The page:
A foreign diplomat has found himself tangled up in a Border Force raid at a Christian missionary’s Queensland home.

Christian missionary Jane Smith was asleep when her husband broke the news border security was about to raid their Queensland home.

“I thought he was joking. I said, “Ah stop staking stupid, talking crap to me, taking sh*t,” she told a parliamentary inquiry into job security.

“Anyway, next minute I get up and all these police are in my house.”

Nine Australian Border Force (ABF) officials had gathered onto her patio. They ordered her husband Geoff to hand over his phone.

The Smiths said it was text messages and emails between Geoff and Vanuatu High Commissioner Samson Fare that were of interest to the ABF.

Under the Vienna Convention on Diplomatic Relations, which is part of Australian law, the diplomat’s correspondence and documents can’t be seized.

But Fare had been named on the warrant used to raid and Smith over their role in assisting Pacific Islander workers seeking a safe haven to escape exploitative employers.

Appearing before a parliamentary inquiry on Wednesday, assistant commissioner Phil Brezzo said it was “highly unusual” a diplomat would be named in such a warrant.

But he said it did not necessarily mean Fare was the subject of investigation or a person of interest.

“It certainly isn’t common, having members of the diplomatic community in any way associated with any of the warrants,” Brezzo said.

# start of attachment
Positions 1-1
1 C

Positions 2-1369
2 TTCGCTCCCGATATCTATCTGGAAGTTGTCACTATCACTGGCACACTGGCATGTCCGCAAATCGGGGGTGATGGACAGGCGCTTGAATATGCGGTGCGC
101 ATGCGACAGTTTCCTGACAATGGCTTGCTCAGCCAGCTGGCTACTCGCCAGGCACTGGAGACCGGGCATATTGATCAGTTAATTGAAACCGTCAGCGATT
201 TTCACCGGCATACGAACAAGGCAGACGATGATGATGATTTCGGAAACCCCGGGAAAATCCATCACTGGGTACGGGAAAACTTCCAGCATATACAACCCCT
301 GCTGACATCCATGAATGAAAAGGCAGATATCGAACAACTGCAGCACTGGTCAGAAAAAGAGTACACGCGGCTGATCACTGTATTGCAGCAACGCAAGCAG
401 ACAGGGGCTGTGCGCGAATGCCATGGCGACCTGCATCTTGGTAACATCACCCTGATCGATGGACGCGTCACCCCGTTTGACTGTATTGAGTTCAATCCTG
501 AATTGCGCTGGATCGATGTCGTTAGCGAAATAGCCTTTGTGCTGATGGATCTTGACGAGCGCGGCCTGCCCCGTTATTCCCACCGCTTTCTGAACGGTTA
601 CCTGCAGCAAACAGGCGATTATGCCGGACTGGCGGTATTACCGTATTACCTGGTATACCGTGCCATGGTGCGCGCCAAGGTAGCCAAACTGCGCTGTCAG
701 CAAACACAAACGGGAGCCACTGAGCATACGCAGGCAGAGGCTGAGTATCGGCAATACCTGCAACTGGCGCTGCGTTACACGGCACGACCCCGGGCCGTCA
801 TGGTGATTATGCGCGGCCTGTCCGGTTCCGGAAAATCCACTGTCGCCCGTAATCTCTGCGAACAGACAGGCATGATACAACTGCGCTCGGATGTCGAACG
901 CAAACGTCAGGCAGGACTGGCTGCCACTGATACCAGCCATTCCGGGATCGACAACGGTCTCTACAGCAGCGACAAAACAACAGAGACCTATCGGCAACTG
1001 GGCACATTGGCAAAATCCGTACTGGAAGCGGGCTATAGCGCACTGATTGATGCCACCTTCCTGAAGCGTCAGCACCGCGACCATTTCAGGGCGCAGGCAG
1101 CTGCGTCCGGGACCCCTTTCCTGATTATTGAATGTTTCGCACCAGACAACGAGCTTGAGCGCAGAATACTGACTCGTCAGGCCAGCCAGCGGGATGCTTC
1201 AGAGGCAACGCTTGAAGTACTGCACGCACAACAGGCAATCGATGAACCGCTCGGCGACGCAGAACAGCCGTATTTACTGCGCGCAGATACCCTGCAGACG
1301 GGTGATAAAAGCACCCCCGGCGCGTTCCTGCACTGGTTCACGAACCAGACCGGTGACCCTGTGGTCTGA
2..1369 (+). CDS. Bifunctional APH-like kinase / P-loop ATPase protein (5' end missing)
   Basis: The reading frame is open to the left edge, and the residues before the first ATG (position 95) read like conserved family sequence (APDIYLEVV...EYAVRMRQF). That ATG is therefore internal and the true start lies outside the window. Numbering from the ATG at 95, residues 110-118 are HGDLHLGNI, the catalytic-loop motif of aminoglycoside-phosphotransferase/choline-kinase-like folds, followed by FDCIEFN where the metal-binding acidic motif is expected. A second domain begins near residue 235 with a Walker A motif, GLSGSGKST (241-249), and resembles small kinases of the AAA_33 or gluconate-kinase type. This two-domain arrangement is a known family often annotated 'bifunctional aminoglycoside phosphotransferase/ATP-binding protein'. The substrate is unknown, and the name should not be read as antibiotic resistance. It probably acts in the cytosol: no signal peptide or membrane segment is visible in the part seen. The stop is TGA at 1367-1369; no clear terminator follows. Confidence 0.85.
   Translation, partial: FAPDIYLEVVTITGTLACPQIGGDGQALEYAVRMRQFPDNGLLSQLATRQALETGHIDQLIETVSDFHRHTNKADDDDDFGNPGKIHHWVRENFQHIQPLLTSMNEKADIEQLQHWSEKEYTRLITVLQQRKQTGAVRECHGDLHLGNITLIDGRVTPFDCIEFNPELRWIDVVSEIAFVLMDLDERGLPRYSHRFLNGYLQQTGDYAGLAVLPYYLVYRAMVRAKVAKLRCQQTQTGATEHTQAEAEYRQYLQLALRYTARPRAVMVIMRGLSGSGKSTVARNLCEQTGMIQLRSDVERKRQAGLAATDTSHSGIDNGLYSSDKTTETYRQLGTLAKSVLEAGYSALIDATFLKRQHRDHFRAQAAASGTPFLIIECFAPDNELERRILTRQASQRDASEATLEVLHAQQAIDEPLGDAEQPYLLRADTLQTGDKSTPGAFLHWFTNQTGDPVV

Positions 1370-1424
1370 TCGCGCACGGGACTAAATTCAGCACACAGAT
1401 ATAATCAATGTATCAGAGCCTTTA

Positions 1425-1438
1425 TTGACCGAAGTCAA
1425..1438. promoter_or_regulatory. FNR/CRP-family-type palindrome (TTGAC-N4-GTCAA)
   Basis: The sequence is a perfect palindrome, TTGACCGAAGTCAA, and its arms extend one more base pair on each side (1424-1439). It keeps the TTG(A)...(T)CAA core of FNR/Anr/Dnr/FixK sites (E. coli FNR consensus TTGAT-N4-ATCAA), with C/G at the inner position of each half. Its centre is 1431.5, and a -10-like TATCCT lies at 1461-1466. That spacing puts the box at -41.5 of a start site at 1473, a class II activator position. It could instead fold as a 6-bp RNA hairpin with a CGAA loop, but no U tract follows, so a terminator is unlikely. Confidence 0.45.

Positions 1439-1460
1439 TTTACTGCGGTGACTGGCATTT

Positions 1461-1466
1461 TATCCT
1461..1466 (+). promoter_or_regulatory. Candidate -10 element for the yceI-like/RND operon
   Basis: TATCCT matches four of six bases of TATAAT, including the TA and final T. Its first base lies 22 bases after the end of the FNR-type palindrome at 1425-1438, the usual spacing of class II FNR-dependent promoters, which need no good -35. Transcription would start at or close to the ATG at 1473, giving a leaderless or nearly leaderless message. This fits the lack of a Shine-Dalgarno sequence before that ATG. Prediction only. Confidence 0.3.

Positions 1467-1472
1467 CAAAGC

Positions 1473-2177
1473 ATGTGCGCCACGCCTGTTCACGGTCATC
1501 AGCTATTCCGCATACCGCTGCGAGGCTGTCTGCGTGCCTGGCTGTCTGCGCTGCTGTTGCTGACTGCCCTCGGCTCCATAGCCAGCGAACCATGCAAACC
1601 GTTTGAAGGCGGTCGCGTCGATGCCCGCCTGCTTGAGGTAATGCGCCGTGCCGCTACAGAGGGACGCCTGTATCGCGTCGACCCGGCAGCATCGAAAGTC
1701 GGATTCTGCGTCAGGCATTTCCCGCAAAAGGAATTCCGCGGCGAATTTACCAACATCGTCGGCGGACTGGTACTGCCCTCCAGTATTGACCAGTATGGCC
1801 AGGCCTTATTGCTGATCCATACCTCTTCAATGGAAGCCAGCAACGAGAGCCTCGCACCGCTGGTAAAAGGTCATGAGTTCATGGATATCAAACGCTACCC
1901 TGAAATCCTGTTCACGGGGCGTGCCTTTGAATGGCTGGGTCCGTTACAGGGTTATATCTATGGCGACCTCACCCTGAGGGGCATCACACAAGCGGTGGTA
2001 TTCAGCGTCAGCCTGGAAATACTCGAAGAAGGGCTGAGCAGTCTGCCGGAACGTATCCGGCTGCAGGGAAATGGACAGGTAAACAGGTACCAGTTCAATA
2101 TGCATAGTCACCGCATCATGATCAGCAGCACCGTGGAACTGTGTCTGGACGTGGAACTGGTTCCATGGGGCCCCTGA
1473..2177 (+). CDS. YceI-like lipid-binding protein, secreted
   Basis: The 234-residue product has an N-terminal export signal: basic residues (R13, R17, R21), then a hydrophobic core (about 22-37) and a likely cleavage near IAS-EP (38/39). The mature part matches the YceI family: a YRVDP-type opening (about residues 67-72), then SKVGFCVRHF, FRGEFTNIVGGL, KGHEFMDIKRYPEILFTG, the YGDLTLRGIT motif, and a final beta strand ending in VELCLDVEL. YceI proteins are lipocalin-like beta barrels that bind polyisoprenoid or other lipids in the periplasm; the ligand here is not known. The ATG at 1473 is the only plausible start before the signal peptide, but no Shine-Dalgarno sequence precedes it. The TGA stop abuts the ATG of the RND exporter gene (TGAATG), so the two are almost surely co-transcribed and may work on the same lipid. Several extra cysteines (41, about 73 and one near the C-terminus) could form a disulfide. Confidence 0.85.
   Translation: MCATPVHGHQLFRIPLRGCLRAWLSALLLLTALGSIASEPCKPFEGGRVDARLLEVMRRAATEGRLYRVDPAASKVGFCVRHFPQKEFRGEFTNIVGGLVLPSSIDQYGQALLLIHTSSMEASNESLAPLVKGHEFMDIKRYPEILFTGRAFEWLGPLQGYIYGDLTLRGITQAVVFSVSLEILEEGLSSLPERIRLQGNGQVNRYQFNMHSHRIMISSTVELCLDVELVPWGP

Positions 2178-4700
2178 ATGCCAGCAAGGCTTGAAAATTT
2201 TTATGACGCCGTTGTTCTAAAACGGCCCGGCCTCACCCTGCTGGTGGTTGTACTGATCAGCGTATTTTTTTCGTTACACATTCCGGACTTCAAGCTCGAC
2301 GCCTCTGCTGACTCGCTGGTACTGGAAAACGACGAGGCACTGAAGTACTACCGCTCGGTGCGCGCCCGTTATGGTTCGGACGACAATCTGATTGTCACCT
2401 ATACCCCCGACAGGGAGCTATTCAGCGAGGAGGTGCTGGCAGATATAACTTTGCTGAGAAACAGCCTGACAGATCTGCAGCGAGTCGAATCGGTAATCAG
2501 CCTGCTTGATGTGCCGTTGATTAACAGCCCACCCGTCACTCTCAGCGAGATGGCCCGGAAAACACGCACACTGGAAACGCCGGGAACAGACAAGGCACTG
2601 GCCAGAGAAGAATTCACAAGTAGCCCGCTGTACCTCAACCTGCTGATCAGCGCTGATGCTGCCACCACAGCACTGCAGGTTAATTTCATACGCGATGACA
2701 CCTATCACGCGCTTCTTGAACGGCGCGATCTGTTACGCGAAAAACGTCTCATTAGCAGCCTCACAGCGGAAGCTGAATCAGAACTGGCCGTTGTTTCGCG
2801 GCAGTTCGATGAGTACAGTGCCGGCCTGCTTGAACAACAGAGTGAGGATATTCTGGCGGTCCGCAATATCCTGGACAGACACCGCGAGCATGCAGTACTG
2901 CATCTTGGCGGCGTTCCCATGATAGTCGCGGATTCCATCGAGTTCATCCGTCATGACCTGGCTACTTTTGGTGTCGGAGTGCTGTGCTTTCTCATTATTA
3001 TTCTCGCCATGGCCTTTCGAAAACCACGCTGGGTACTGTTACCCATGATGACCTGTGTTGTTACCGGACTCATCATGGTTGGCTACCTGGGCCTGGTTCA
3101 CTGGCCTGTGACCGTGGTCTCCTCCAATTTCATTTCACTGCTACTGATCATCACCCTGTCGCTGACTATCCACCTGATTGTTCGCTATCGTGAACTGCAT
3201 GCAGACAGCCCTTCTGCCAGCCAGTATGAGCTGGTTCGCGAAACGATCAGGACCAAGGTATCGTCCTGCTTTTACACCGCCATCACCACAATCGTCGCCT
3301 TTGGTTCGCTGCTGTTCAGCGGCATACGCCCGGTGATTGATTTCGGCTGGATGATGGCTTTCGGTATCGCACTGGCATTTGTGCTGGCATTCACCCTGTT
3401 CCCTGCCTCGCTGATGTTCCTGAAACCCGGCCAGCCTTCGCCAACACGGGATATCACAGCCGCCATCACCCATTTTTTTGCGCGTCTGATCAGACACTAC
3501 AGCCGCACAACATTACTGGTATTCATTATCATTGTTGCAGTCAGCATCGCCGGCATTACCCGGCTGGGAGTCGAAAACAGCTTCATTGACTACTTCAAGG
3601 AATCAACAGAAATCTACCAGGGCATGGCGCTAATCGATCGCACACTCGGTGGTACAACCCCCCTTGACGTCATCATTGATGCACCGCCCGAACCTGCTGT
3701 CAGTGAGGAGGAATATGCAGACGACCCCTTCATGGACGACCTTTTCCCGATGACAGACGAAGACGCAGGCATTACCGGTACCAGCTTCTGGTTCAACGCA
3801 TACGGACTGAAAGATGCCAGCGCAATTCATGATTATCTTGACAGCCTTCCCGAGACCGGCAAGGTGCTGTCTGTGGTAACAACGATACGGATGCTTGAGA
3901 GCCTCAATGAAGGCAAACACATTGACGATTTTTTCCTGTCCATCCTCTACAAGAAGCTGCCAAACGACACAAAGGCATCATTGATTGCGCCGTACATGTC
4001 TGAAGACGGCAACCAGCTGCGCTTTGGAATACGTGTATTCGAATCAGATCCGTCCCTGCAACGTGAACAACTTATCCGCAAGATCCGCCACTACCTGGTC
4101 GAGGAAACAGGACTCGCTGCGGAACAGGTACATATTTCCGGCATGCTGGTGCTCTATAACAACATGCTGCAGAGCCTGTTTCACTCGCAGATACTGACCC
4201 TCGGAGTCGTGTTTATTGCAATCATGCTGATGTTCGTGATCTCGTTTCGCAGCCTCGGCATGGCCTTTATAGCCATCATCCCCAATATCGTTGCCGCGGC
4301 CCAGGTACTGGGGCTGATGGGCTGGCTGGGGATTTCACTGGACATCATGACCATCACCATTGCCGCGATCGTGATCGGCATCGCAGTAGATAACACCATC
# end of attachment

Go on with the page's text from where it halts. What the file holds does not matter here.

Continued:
But the ABF insisted its actions did not contravene international law, and had legal advice to back it up.

“The ABF are satisfied that it did not act unlawfully by including the name of the Vanuatu high commissioner, in the second condition of the search warrant, nor have we acted contrary to the obligations under the Vienna Convention,” Brezzo said.

Fare has been critical of the seasonal worker programme, calling for it to be urgently fixed over concerns of appalling work conditions and wage thefts.

Smith is facing up to four years in jail and fines of $40,000(US$28,495) if charged and convicted of referring unlawful citizens for work.

The ABF confirmed on Wednesday no charges had been laid.

“It seems that border security was implying that Mr and Mrs Smith were profiteering off the back of workers rather than offering them a safe haven in between employers that were exploiting them and mistreating them very badly,” solicitor Dana Levitt said.

“The implication being that they are somehow running their own commercial labour hire company, which is absolutely not the fact at all,” said Levitt.

Photo: The Australian/ PACNEWS